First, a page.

SELLING off Gladstone's assets will be a key focus for this year's Labour Day march as unions from around the region come together as a mark of solidarity.
The march will go ahead on Monday despite the public holiday now occurring in October.
Electrical Trade Union Central Queensland organiser Craig Giddins said workers would be giving up a day's pay to participate in the march, but he wasn't concerned that this would affect numbers.
"We always get hundreds down there," he said.
"It's the second year that it's not been on the public holiday. We'll do it every year until it's moved back.
"We are the only area that will be marching on the traditional day."
Mr Giddins said the only downside was that some professions wouldn't be able to take part in the march.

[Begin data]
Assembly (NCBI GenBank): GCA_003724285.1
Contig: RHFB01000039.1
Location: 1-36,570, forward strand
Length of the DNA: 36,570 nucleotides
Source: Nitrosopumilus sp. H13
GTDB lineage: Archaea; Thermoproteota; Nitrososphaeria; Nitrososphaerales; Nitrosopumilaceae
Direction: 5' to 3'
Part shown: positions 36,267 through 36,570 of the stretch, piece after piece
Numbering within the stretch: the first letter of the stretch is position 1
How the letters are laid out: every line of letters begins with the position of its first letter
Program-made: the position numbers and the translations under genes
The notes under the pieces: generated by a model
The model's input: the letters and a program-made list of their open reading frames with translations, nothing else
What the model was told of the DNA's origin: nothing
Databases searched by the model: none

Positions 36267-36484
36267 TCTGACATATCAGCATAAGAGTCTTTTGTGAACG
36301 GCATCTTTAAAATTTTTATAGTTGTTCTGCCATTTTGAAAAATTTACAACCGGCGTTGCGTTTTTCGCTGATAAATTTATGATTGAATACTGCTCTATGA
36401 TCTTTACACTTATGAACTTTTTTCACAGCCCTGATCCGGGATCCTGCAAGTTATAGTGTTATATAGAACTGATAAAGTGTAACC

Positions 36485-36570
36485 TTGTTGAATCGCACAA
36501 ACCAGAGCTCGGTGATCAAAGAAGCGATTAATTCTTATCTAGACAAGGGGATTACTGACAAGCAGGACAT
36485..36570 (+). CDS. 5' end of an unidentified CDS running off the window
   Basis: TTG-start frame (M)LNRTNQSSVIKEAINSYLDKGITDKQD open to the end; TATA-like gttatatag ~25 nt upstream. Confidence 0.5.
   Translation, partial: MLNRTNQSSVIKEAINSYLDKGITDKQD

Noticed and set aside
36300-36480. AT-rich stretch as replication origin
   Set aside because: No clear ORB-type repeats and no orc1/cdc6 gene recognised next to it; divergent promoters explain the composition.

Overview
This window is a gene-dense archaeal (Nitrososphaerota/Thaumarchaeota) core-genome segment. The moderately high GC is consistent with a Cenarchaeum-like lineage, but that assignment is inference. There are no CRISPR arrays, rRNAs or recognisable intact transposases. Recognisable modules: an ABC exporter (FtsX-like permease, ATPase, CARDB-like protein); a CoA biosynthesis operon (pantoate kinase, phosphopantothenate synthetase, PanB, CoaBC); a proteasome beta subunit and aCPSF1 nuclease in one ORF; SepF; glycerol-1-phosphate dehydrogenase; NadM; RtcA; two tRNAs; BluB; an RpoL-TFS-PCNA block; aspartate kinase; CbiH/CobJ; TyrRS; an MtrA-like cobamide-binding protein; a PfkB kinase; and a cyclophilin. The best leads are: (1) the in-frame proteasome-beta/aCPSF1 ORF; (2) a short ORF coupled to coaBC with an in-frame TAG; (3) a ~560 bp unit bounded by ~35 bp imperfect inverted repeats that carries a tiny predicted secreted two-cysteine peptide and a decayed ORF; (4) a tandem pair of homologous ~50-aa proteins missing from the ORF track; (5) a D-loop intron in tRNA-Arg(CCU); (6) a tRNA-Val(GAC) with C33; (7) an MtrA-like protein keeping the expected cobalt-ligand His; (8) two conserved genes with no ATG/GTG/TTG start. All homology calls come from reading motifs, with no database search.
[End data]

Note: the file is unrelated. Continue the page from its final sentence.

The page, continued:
"Teachers have to go to the Rockhampton one on Sunday because they are locked into the classroom," he said.
Australian Manufacturing Workers Union state organiser Phil Golby said it was important to keep marching on the first Monday of May.
"There was never any consultation on moving the traditional day in the first place," he said.
"It may not be very important for Campbell Newman, but it's very important to unionists."
Union representatives will meet at 9.30am for a 10am start at the corner of Auckland and William Sts, before making their way to the Gladstone Marina for live music, union games and speeches.
Among the guests will be Queensland Labor leader Annastacia Palaszczuk and ETU state organiser Stuart Traill, who will talk about privatisation.